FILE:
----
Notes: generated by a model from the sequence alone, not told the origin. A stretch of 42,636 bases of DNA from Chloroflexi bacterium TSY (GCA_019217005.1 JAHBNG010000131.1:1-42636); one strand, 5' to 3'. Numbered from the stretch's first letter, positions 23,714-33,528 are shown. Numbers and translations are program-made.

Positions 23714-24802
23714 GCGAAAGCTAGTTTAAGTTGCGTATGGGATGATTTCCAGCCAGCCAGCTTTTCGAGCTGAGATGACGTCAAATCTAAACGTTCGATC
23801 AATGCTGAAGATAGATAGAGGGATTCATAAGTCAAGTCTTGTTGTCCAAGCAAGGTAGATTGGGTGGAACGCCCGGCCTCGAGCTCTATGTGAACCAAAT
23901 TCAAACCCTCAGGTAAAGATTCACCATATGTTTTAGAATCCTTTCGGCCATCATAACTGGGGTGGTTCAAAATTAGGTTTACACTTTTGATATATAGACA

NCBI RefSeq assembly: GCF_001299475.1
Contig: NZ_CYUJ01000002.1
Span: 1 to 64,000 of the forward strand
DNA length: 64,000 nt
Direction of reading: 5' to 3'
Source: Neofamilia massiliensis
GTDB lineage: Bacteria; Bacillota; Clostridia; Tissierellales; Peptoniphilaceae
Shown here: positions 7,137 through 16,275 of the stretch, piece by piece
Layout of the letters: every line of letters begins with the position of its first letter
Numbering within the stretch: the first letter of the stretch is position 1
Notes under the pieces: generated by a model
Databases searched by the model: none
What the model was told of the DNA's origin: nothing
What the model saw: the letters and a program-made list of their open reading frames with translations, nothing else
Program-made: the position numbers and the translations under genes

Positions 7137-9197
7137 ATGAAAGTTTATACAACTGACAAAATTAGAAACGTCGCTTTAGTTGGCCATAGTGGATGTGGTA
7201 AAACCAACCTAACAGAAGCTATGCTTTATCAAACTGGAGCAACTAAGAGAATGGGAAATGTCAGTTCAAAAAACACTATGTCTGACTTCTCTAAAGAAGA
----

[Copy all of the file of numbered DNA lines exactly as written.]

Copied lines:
Notes: generated by a model from the sequence alone, not told the origin. A stretch of 42,636 bases of DNA from Chloroflexi bacterium TSY (GCA_019217005.1 JAHBNG010000131.1:1-42636); one strand, 5' to 3'. Numbered from the stretch's first letter, positions 23,714-33,528 are shown. Numbers and translations are program-made.

Positions 23714-24802
23714 GCGAAAGCTAGTTTAAGTTGCGTATGGGATGATTTCCAGCCAGCCAGCTTTTCGAGCTGAGATGACGTCAAATCTAAACGTTCGATC
23801 AATGCTGAAGATAGATAGAGGGATTCATAAGTCAAGTCTTGTTGTCCAAGCAAGGTAGATTGGGTGGAACGCCCGGCCTCGAGCTCTATGTGAACCAAAT
23901 TCAAACCCTCAGGTAAAGATTCACCATATGTTTTAGAATCCTTTCGGCCATCATAACTGGGGTGGTTCAAAATTAGGTTTACACTTTTGATATATAGACA

NCBI RefSeq assembly: GCF_001299475.1
Contig: NZ_CYUJ01000002.1
Span: 1 to 64,000 of the forward strand
DNA length: 64,000 nt
Direction of reading: 5' to 3'
Source: Neofamilia massiliensis
GTDB lineage: Bacteria; Bacillota; Clostridia; Tissierellales; Peptoniphilaceae
Shown here: positions 7,137 through 16,275 of the stretch, piece by piece
Layout of the letters: every line of letters begins with the position of its first letter
Numbering within the stretch: the first letter of the stretch is position 1
Notes under the pieces: generated by a model
Databases searched by the model: none
What the model was told of the DNA's origin: nothing
What the model saw: the letters and a program-made list of their open reading frames with translations, nothing else
Program-made: the position numbers and the translations under genes

Positions 7137-9197
7137 ATGAAAGTTTATACAACTGACAAAATTAGAAACGTCGCTTTAGTTGGCCATAGTGGATGTGGTA
7201 AAACCAACCTAACAGAAGCTATGCTTTATCAAACTGGAGCAACTAAGAGAATGGGAAATGTCAGTTCAAAAAACACTATGTCTGACTTCTCTAAAGAAGA